If you have yet to see the rings of Saturn for yourself, I would enthusiastically recommend you go do so any way you can!
Moons of Jupiter
We have touched upon the moons of Jupiter already in this article, so I won’t go in to too much depth here, but for those that have skipped the beginning and ventured straight to the discoveries, suffice to say that Galileo was the first person to see Jupiter’s four largest moons – Io, Ganymede, Calisto and Europa.
Moon Craters and Moon Mountains
Although Galileo wasn’t the first person to see the moon through a telescope, he was the first person to conclude that the uneven surface and shadows from the sun must be the result of craters – caused by impacting comets and asteroids – and also mountains, just like we would have here on Earth, and those discovered on other planets such as Mars and on dwarf planet Pluto.
By noticing the shape and transit of the sun across the Moon’s surface, he could determine not only which shapes were crates and which were mountains, but also relative sizes of each.
Armed with his telescope he was able to make out all sorts of amazing and wonderous things in the sky that were not known of before. It must have been such an exciting time. To see and try to make sense of things no person ever had.
With his telescope he could now start seeing detail, and one such detail was the phases of Venus. Think of our own moon. As it travels around the Earth, different sides of the moon are illuminated. The moon is what is known as ‘tidally locked’ with the Earth.
What this means is that here on Earth we only ever see one side of the moon. It’s crazy to think about considering the moon is spinning. The moon spins relatively slowly on its axis. It slowly spins on its axis as it slowly orbits Earth – and the duality means we only ever see one side of the moon.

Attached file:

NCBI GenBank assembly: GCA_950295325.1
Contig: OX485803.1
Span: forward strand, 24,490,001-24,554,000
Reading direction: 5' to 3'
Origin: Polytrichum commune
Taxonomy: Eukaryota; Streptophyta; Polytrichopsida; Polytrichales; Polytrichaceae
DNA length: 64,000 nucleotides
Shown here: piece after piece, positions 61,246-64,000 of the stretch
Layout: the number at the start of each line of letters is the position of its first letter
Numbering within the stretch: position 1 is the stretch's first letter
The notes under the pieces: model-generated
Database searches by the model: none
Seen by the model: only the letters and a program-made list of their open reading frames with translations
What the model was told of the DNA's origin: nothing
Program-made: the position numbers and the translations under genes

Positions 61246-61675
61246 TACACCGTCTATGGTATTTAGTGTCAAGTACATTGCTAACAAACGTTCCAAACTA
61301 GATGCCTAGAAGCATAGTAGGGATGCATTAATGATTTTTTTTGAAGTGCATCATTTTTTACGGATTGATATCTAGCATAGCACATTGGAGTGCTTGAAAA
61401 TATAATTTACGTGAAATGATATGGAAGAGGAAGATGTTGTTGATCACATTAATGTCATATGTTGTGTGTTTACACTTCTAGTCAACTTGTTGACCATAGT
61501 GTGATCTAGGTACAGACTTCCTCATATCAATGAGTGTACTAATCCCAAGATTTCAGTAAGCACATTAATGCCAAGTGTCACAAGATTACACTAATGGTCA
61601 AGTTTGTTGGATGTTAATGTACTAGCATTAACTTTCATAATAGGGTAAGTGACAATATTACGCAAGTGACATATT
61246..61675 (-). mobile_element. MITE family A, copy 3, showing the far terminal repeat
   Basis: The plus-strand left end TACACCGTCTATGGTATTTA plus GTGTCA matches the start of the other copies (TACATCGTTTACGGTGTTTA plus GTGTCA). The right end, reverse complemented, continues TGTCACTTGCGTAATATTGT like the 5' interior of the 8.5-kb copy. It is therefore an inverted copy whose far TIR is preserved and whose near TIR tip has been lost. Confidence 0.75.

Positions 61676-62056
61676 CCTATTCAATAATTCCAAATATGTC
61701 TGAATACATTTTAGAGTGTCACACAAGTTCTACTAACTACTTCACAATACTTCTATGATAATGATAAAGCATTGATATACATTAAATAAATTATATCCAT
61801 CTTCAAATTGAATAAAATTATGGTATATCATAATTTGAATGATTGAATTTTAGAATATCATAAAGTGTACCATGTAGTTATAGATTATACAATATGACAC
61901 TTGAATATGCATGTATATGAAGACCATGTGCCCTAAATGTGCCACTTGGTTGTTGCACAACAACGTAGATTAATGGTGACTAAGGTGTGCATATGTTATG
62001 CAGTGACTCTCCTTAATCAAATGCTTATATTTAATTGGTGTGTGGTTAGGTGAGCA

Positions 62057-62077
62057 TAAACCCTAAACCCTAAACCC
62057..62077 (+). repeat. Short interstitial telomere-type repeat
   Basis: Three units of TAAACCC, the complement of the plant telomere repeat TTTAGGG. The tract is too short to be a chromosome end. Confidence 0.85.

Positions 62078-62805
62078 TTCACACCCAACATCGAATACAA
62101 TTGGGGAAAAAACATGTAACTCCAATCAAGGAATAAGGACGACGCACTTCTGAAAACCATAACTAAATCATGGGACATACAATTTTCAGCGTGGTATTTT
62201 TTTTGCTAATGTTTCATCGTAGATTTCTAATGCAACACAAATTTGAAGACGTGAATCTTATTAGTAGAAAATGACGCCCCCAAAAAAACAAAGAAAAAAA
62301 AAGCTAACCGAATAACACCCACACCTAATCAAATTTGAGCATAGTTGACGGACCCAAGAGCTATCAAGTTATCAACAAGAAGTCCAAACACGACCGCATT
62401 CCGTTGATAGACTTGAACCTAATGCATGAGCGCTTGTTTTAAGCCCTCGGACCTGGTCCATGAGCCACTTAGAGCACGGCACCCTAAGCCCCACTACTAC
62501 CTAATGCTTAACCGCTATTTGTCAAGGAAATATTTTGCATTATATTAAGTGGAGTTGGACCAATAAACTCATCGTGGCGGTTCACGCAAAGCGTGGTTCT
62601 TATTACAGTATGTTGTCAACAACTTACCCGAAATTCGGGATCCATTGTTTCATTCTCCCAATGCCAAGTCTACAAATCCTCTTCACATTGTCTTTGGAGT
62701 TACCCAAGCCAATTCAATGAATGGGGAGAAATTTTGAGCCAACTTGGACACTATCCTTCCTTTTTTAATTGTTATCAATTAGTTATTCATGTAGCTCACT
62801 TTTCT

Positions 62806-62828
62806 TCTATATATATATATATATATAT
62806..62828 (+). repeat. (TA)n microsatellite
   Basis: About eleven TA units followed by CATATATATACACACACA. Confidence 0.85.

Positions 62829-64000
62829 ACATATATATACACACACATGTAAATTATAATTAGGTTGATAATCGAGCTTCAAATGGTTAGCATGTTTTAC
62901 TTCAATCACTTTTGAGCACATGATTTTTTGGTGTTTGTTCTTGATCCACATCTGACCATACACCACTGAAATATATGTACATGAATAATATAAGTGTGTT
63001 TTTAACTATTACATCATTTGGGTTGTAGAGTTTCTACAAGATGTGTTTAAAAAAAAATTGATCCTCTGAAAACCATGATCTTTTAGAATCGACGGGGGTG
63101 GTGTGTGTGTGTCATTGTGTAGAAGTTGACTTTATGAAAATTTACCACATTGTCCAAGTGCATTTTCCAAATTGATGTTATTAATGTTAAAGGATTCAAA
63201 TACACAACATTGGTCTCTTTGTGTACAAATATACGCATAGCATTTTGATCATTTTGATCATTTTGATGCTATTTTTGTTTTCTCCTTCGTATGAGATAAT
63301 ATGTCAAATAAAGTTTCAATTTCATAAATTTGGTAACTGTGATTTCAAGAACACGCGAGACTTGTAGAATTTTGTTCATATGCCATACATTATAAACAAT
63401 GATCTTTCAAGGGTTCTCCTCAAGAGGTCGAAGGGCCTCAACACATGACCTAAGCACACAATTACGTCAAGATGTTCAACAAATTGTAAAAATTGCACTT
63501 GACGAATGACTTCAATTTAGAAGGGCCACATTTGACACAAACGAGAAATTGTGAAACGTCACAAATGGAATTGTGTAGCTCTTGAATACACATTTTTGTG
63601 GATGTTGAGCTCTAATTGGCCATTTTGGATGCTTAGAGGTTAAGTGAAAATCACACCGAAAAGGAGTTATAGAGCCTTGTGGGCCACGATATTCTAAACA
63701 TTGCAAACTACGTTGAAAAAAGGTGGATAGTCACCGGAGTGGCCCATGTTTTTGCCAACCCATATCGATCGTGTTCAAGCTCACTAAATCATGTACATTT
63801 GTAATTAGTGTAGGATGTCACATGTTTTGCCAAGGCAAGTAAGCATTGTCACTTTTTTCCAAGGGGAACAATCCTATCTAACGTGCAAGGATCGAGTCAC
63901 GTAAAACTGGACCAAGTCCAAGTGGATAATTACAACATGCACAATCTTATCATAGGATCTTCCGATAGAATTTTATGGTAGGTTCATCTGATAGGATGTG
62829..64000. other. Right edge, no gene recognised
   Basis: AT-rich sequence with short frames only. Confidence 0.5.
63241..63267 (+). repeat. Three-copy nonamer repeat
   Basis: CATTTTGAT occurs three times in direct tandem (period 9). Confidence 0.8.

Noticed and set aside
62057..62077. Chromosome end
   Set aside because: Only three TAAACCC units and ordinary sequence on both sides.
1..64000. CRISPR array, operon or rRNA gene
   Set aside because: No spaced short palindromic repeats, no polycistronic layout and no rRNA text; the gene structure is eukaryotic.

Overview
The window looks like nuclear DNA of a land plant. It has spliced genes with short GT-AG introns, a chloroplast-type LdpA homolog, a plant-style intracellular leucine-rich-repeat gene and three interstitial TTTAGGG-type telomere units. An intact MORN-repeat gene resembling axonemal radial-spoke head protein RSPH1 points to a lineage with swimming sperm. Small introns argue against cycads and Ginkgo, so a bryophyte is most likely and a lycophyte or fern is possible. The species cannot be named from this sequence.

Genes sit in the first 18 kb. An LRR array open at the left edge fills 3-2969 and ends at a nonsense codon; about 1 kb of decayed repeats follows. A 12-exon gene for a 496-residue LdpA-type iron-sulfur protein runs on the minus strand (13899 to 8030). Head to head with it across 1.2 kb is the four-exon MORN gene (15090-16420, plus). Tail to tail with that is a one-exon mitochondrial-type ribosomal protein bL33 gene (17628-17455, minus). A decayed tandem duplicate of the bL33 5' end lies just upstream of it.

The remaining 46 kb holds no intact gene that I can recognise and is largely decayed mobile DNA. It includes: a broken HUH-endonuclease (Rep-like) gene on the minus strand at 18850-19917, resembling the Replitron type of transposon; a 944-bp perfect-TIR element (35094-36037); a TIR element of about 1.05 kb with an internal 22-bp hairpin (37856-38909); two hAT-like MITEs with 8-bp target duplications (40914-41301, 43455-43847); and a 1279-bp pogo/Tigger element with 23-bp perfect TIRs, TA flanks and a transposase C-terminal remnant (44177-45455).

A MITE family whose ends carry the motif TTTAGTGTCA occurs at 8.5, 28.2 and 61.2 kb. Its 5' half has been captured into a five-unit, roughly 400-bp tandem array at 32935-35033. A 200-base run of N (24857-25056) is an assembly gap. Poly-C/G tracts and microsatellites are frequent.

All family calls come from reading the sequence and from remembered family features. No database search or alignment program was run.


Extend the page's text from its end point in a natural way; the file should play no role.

Therefore, as the Sun sees and shines on different parts of the moon, and we always see the same side, we see the different phases of the moon.
From a full moon, where the side facing us is also facing the Sun – to a new moon, where the sun is only shining on the part of the moon we can’t see. Each night different parts of the moon are illuminated, and these parts are called Phases.
Just as we can easily see this on the moon, the same thing happens on the inner solar system planets such as Venus. Venus isn’t tidally locked, but the Sun will shine on different parts of Venus (i.e. day and night) as it rotates and depending on which part of Venus is facing us we may see Venus fully illuminated or just part illuminated.
If you’ve looked at the night sky from a reasonably dark location, you can’t fail to see the Milky Way. The spiral arm of our home Galaxy arcs across the sky.
Of course Galileo didn’t discover the Milky Way, as it’s visible to the naked eye so has been looked upon and fascinated over for thousands of years, but using the telescope he was able to discover the light wasn’t just a wispy column of light in the sky, it was made up of millions of stars
Its no wonder Galileo Galilei was, and still is, a celebrated man. Although many of these discoveries have been with us for hundreds of years it’s still amazing to think how much we have grown is such a short space in time.
It took mankind 70,000 years to build the technology to see and know Jupiter has moons, and then just another 400 years to visit and land on it using spaceships.
A thought-provoking idea is where we will be in the next 400 years!